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    Joe Kaeser, CEO of German industrial conglomerate Siemens

    Siemens to Continue Business in Russia Amid Western Sanctions

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    Siemens AG President and CEO Joe Kaeser said that the company plans to continue its cooperation with Russia despite sanctions imposed on Moscow.

    HOUSTON (Sputnik) — German corporate giant Siemens AG plans to continue its cooperation with Russia despite sanctions imposed on Moscow over the Ukrainian conflict, Siemens AG President and CEO Joe Kaeser said on the sidelines of an international energy conference in Houston, Texas.

    “Our plans [of working in Russia] have not changed. We do what is possible,” Kaeser told journalists on Wednesday.

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    Kaeser underscored that Siemens has been in Russia for more than 100 years, and has strong ties with government and industry.

    “With that local protection we can help to keep the economy going. But we also need to adhere to political primacy of what we have to follow,” he said.

    Kaeser noted that Siemens has been affected by the conditions the Russian economy is in.

    “First and foremost, it is not about sanctions, it is more that the Rouble has plunged so much so, it is hard for our customers to afford what they need,” he said.

    He also stressed that Siemens AG will not reduce its investments into a joint railways project with Russian mechanical engineering company Sinara in Yekaterinburg, Russia.

    “There is no plan to decrease investments [in Russia],” Kaeser stated on Wednesday. “We still have good relationship. We build the trains and the locomotives in Yekaterinburg together with Sinara, so we are there.”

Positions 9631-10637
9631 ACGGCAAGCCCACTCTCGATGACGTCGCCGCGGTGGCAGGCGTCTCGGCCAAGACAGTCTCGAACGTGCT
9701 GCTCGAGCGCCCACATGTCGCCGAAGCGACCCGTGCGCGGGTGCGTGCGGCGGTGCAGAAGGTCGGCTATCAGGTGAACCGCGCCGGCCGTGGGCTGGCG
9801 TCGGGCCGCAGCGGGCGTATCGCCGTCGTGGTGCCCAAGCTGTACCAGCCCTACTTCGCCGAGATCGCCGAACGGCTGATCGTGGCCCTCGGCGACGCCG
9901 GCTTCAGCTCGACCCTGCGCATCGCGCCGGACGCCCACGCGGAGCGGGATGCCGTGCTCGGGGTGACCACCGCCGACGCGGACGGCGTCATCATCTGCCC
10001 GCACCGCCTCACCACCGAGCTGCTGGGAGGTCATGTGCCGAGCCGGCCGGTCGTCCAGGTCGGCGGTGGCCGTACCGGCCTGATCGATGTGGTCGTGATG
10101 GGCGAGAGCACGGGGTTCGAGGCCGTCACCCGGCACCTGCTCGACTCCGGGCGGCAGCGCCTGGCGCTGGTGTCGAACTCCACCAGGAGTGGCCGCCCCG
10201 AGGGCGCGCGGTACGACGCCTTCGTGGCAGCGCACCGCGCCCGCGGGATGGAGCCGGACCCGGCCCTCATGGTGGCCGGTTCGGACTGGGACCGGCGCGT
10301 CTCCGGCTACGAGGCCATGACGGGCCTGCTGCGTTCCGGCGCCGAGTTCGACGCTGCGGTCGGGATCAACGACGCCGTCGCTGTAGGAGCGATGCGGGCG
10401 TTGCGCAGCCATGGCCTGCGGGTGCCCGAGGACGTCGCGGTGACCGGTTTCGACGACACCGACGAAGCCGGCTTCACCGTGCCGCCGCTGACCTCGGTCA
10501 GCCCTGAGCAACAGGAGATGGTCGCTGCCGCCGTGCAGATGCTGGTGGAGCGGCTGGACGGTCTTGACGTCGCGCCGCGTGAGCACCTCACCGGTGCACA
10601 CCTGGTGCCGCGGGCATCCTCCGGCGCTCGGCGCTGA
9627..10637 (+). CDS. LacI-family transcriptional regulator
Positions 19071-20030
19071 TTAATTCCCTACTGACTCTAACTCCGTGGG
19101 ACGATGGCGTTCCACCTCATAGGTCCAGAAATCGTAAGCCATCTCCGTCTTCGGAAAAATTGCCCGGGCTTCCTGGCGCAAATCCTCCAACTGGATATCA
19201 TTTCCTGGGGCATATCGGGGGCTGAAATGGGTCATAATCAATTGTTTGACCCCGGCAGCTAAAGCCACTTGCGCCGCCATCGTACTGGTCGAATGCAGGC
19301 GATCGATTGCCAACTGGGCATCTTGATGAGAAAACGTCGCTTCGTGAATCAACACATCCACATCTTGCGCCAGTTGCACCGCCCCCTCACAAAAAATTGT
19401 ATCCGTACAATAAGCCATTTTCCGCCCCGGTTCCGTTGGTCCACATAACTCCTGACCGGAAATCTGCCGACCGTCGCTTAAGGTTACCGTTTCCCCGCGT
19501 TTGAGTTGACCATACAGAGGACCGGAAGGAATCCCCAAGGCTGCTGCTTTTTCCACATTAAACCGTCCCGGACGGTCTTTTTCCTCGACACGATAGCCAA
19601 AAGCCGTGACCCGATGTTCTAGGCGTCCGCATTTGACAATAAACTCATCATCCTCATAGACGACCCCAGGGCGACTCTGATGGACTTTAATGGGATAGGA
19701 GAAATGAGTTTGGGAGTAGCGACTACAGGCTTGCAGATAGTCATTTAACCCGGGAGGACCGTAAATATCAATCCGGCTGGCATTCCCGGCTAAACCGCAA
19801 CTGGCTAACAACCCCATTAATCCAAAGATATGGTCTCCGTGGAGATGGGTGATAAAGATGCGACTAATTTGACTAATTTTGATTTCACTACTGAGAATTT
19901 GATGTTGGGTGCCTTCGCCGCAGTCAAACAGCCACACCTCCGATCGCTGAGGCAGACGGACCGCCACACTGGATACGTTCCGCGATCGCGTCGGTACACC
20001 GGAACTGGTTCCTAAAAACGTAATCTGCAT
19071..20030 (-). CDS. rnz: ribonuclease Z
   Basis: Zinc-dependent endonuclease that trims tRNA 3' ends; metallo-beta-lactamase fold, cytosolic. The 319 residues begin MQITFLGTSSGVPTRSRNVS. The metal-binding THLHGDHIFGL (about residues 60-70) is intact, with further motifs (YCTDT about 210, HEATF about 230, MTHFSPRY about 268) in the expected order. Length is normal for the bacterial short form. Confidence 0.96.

Kaeser noted that the Russian Railways has been affected by the anti-Russian sanctions imposed over the conflict in Ukraine.

    “The ticket prices have been frozen so they can not secure the inflation, which is about 9 to 10 percent every year, so they need to push out the orders a little bit,” he explained.

    The European Union, the United States and their allies have introduced several rounds of sanctions against Russia in 2014 over its alleged role in the Ukrainian conflict. Moscow has repeatedly denied the accusations.

    Starting in August 1, 2014, the United States and the European Union prohibited deliveries of equipment for deep water exploration and oil extraction to Russian companies. In September 2014, the sanctions were further tightened to prohibit providing services for such projects.

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